Sails between worlds and worlds: with steady wing
Now on the polar winds, then with quick fan
Winnows the buxom air; till, within soar
Of towering eagles, to all the fowls he seems
A phoenix, gazed by all, as that sole bird;
When, to enshrine his reliques in the sun's
Bright temple, to Egyptian Thebes he flies.
At once on the' eastern cliff of Paradise
He lights; and to his proper shape returns
A seraph wing'd: six wings he wore, to shade
His lineaments divine: the pair that clad

Each shoulder broad, came mantling o'er his breast
With regal ornament: the middle pair
Girt like a starry zone his waist, and round
Skirted his loins and thighs with downy gold
And colours dipp'd in heaven; the third his feet
Shadow'd from either heel with feather'd mail,
Sky-tinctured grain. Like Maia's son he stood,
And shook his plumes, that heavenly fragrance fill'd
The circuit wide. Straight knew him all the bands
Of angels under watch; and to his state,
And to his message high, in honor rise;
For on some message high they guess'd him bound.
Their glittering tents he pass'd, and now is come
Into the blissful field, through groves of myrrh,
And flowering odors, cassia, nard, and balm;
A wilderness of sweets: for Nature here
Wanton'd as in her prime, and play'd at will
Her virgin fancies; pouring forth more sweet,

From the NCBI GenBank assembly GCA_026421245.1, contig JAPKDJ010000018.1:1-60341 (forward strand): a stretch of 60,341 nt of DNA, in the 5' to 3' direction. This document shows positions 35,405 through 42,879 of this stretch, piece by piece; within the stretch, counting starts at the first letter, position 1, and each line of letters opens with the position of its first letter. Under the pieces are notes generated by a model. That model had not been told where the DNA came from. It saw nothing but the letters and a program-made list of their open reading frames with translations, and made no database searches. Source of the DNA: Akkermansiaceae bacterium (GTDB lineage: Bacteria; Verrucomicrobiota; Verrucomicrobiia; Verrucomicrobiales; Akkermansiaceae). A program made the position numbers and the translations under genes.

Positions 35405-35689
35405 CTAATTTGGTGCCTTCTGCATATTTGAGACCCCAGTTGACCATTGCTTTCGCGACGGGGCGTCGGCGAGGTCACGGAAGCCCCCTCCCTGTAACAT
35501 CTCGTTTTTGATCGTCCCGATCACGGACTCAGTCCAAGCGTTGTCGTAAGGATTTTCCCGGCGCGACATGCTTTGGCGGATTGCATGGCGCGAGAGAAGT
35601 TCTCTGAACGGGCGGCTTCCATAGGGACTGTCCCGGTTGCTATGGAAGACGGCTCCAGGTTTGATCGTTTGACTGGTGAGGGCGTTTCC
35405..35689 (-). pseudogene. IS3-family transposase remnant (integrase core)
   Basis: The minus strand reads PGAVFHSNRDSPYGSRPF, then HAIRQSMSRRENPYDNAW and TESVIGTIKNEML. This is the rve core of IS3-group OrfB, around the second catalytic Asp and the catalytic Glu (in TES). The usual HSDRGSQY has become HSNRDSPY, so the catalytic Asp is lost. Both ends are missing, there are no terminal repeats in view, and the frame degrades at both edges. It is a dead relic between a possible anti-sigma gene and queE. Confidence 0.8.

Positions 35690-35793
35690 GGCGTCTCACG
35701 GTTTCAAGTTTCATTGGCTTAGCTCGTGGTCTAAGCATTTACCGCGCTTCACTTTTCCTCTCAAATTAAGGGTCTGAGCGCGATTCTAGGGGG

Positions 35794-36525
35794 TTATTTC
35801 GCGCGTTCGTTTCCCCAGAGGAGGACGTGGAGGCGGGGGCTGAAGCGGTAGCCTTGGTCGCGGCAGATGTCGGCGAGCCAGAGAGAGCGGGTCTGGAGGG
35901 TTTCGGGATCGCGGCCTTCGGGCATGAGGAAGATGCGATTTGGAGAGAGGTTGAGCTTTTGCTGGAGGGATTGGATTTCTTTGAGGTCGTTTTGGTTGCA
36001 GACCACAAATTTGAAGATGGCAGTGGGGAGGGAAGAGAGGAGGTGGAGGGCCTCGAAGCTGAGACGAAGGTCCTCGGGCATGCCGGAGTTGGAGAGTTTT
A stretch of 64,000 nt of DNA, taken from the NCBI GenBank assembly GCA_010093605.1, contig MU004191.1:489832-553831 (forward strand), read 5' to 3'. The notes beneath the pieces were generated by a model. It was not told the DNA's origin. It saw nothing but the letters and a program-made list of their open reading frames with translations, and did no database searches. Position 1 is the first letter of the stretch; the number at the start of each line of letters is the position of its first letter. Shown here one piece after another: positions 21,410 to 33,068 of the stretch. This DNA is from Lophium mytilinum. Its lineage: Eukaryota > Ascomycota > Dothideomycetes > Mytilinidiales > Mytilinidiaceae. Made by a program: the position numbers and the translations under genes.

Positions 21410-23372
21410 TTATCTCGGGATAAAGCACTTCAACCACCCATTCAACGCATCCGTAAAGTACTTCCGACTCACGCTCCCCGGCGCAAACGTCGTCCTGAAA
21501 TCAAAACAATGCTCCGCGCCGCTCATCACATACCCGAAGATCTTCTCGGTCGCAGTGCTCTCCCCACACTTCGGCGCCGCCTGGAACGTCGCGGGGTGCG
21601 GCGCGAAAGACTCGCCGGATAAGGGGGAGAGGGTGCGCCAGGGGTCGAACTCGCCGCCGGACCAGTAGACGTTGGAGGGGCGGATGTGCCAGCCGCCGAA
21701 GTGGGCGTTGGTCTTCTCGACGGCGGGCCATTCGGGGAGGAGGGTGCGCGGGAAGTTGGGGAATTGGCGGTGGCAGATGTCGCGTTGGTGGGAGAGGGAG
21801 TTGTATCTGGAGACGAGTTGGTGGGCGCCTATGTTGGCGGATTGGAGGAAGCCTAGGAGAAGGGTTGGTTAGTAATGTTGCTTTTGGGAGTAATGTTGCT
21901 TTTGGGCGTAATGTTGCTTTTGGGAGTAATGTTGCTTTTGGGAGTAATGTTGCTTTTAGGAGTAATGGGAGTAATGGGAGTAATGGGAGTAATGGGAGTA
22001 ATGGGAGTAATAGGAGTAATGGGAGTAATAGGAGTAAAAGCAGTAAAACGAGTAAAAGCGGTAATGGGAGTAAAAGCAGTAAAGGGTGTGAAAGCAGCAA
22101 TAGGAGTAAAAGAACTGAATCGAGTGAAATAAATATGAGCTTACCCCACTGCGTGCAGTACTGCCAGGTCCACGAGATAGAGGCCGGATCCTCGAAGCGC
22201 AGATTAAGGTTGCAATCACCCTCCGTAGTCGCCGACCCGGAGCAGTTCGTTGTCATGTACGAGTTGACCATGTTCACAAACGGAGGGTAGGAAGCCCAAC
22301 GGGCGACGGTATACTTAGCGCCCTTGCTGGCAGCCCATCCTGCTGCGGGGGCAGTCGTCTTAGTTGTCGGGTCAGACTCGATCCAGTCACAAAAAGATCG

Wild above rule or art, enormous bliss.
Him through the spicy forest onward come
Adam discern'd, as in the door he sat

Of his cool bower, while now the mounted sun
Shot down direct his fervid rays to warm [needs:
Earth's inmost womb, more warmth than Adam
And Eve within, due at her hour, prepared
For dinner savoury fruits, of taste to please
True appetite, and not disrelish thirst

Of nectarous draughts between, from milky stream,
Berry or grape: to whom thus Adam call'd:

"Haste hither, Eve! and worth thy sight behold Eastward among those trees, what glorious shape Comes this way moving; seems another morn Risen on mid-noon: some great behest from Heaven To us perhaps he brings, and will vouchsafe

This day to be our guest. But go with speed,
And, what thy stores contain, bring forth; and pour
Abundance, fit to honor and receive

Our heavenly stranger: well may we afford
Our givers their own gifts; and large bestow
From large bestow'd, where Nature multiplies
Her fertile growth, and by disburdening grows
More fruitful; which instructs us not to spare."
To whom thus Eve: " Adam, earth's hallow'd

Of God inspired! small store will serve, where store,
All seasons, ripe for use hangs on the stalk;